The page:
The print industry has long come under fire for it’s arguably lacklustre performance when it comes to turning a profit.

The Guardian, a popular British daily newspaper, has traditionally had a similar trajectory, making a total R1.5 billion loss over the last three years.

On Wednesday, 1 May, The Guardian’s editor-in-chief Katharine Viner tweeted the news that all that had changed.

In an article for Nieman Labs, Ken Doctor suggests that there are three financial landmarks that newspapers have to reach in order to transition successfully to digital. They are:

  1. Make a majority of your revenue from digital sources
  2. Make a majority of revenue from readers rather than advertising
  3. Achieve the ‘minor miracle’ of net growth
The Guardian has, in fact, achieved all of those markers — only a few years on from a seven-year stretch where they lost a staggering R42 billion!

So, let’s break each of those down a bit:

1. Make the majority of your revenue from digital sources

Why is The Guardian succeeding? Their digital traffic is up by 70% since 2017. Fifty-five percent of their revenue comes from digital sources, which is what Joshua Benton calls a “real feat of transition”. This is a feat that very few newspapers have managed to achieve — the Financial Times has, and The New York Times is close, with only 40% of its revenue coming from digital.

Not only that, but The Guardian also saw growth in both digital and advertising subscriptions. The most impressive statistic of all? A mere 8% of the newspaper’s revenue comes from print advertising.

Only 8% of The Guardian’s revenue comes from print advertising
“There’s still money in print, but it can’t be [the] guiding light anymore,” says Benton.

2. Make a majority of revenue from readers rather than advertising

Instead of making digital dollars by selling advertising space, The Guardian (along with other digital successes like The Washington Post, The Wall Street Journal and The Times of London) has built its money-making strategy around selling subscriptions, aka paywalls.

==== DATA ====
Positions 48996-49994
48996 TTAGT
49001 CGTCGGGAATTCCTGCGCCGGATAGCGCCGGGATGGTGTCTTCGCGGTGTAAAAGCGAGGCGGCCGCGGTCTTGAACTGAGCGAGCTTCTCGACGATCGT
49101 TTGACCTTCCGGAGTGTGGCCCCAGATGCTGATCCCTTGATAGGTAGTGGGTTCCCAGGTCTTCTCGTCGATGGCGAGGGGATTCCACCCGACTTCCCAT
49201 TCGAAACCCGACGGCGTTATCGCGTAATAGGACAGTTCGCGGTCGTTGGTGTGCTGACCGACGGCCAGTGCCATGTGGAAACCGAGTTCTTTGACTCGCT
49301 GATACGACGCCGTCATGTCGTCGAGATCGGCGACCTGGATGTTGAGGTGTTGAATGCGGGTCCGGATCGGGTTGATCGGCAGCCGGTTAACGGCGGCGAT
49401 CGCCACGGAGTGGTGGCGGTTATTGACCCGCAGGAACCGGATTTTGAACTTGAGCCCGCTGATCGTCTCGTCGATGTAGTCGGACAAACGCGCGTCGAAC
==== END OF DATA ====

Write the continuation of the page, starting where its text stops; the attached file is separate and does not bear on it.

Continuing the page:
By offering valuable content that readers can’t find elsewhere, they have found success with their paywall where readers must pay in order to read their content online.
Can’t quite remember how paywalls work? Brush up your knowledge by reading our article, Paywalls 101: What you need to know
While many publications have used this paywall strategy to make their money online, The Guardian went a different route — a membership strategy.

Wait, what?!

The Guardian created a free-to-use app but with one minor caveat — the Premium version (available for R100 per month) has no adverts, better offline reading, daily crosswords and some other minor features. On top of that, they also ask readers for money ... often.

Seen regularly at the bottom of The Guardian’s online articles

If you do decide to donate — the default option is a repeating monthly contribution, but you can switch it to a once-off gift.

“The one-off contributions are a nice twist on reader revenue that most other newspapers can’t offer,” says Benton. “Think about it: If you just think The Washington Post is swell and you want to support their work, how can you just give it $50 other than buying a subscription?”

3. Achieve the ‘minor miracle’ of net growth

While it may sound like a simple goal for a company, actually making more money than you did before is a near-impossible feat for newspapers. Instead of growing the business to make more money, most newspapers are cutting back on costs simply to stay afloat.

However, annual revenue is on the up at The Guardian! While they did cut costs by 20% over the last three years, they are now seeing a 3% growth in revenue.

Benton says, “3% increase in revenue is an extremely welcome sign that growth may be the path forward, not just endless layoffs and buyouts.”

What do you think the future of newspapers will look like? What strategies will they have to embrace to stay afloat? Let us hear your thoughts in the comments section below.

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Despite the predictions of many nay-sayers, print is not dead. Find out more in our article, Print versus digital: Four reasons why print is still around.
*Image courtesy of Vecteezy